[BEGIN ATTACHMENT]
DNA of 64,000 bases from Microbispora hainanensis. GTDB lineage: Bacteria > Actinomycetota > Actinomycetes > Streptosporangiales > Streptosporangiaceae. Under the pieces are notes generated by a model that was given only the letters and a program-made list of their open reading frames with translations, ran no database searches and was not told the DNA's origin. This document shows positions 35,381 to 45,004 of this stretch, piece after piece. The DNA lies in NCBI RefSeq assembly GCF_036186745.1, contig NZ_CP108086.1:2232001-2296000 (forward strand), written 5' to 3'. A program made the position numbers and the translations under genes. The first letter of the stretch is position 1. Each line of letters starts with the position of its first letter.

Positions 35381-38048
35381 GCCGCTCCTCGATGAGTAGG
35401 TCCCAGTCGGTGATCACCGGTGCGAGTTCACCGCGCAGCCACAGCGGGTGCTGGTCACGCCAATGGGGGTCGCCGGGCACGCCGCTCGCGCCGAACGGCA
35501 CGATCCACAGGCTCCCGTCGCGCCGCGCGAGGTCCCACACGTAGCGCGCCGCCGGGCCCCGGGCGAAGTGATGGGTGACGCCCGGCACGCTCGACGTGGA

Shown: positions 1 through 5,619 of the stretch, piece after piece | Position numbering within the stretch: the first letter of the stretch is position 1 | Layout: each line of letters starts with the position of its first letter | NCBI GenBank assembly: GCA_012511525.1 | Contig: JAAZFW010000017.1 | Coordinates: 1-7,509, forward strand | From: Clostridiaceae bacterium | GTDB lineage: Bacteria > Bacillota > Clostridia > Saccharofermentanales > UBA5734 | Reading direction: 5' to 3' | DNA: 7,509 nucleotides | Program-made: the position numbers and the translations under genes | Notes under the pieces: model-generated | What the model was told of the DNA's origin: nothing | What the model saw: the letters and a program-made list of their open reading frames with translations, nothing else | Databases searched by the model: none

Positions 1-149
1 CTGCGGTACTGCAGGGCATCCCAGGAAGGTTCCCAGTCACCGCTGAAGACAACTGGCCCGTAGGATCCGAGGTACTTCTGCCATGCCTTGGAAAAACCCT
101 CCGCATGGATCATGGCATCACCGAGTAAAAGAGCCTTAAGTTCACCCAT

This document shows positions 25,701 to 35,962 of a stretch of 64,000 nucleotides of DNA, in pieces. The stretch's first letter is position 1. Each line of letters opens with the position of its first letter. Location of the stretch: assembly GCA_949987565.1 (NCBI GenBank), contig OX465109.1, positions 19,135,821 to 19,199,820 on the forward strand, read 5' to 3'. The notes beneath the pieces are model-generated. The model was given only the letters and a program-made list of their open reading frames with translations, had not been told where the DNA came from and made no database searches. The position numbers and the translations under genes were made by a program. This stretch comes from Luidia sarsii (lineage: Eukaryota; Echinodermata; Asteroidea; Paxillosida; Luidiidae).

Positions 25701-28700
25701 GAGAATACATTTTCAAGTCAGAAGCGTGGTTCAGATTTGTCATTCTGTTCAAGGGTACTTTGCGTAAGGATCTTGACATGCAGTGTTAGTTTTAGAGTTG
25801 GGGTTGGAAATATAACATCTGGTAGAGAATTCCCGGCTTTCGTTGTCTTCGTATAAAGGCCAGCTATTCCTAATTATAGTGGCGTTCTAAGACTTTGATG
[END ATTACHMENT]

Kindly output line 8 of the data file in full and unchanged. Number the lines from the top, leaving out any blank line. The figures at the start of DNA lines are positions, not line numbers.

1 CTGCGGTACTGCAGGGCATCCCAGGAAGGTTCCCAGTCACCGCTGAAGACAACTGGCCCGTAGGATCCGAGGTACTTCTGCCATGCCTTGGAAAAACCCT